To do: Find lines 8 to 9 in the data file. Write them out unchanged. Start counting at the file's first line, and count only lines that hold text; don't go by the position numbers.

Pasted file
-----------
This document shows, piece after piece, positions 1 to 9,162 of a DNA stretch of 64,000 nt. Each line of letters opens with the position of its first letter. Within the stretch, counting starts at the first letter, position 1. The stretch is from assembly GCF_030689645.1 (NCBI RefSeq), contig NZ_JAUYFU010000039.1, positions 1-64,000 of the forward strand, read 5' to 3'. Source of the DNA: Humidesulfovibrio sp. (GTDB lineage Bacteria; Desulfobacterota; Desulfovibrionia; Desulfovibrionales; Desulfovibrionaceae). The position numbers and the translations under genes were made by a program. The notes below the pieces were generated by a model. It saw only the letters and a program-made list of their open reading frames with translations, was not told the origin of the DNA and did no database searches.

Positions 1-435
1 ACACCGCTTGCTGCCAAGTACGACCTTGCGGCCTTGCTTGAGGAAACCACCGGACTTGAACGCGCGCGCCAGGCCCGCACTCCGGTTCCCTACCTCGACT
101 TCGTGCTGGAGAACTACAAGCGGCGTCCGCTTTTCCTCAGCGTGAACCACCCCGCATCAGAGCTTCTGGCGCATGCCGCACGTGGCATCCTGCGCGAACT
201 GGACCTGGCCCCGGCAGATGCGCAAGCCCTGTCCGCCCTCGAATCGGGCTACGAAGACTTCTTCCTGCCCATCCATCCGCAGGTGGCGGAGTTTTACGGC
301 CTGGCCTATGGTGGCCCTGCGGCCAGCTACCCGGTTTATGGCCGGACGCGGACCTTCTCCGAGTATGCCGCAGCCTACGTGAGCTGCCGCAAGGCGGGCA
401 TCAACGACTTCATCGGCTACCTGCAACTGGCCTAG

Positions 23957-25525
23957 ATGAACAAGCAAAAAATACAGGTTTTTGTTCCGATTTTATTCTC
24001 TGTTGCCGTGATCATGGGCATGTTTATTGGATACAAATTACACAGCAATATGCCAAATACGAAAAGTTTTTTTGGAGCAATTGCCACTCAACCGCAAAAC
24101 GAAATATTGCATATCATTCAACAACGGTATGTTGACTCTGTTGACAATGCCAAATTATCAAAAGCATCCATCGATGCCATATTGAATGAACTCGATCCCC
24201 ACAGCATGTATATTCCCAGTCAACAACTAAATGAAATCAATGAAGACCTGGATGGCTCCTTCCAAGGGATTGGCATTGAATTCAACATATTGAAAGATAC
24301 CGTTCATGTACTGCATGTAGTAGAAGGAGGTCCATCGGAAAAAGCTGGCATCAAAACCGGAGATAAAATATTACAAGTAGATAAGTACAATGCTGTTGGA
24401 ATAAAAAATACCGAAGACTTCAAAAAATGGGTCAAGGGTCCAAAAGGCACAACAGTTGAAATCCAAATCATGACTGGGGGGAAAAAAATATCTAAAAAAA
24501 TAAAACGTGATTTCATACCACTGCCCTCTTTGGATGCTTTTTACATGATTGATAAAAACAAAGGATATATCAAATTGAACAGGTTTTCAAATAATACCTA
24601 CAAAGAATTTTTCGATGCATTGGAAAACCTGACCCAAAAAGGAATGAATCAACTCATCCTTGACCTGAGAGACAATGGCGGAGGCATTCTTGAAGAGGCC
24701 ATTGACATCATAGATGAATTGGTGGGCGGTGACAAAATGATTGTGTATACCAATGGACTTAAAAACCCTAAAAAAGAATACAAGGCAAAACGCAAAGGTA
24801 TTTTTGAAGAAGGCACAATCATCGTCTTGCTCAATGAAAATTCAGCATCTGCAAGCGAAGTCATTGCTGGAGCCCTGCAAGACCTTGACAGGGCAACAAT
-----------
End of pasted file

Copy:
Positions 23957-25525
23957 ATGAACAAGCAAAAAATACAGGTTTTTGTTCCGATTTTATTCTC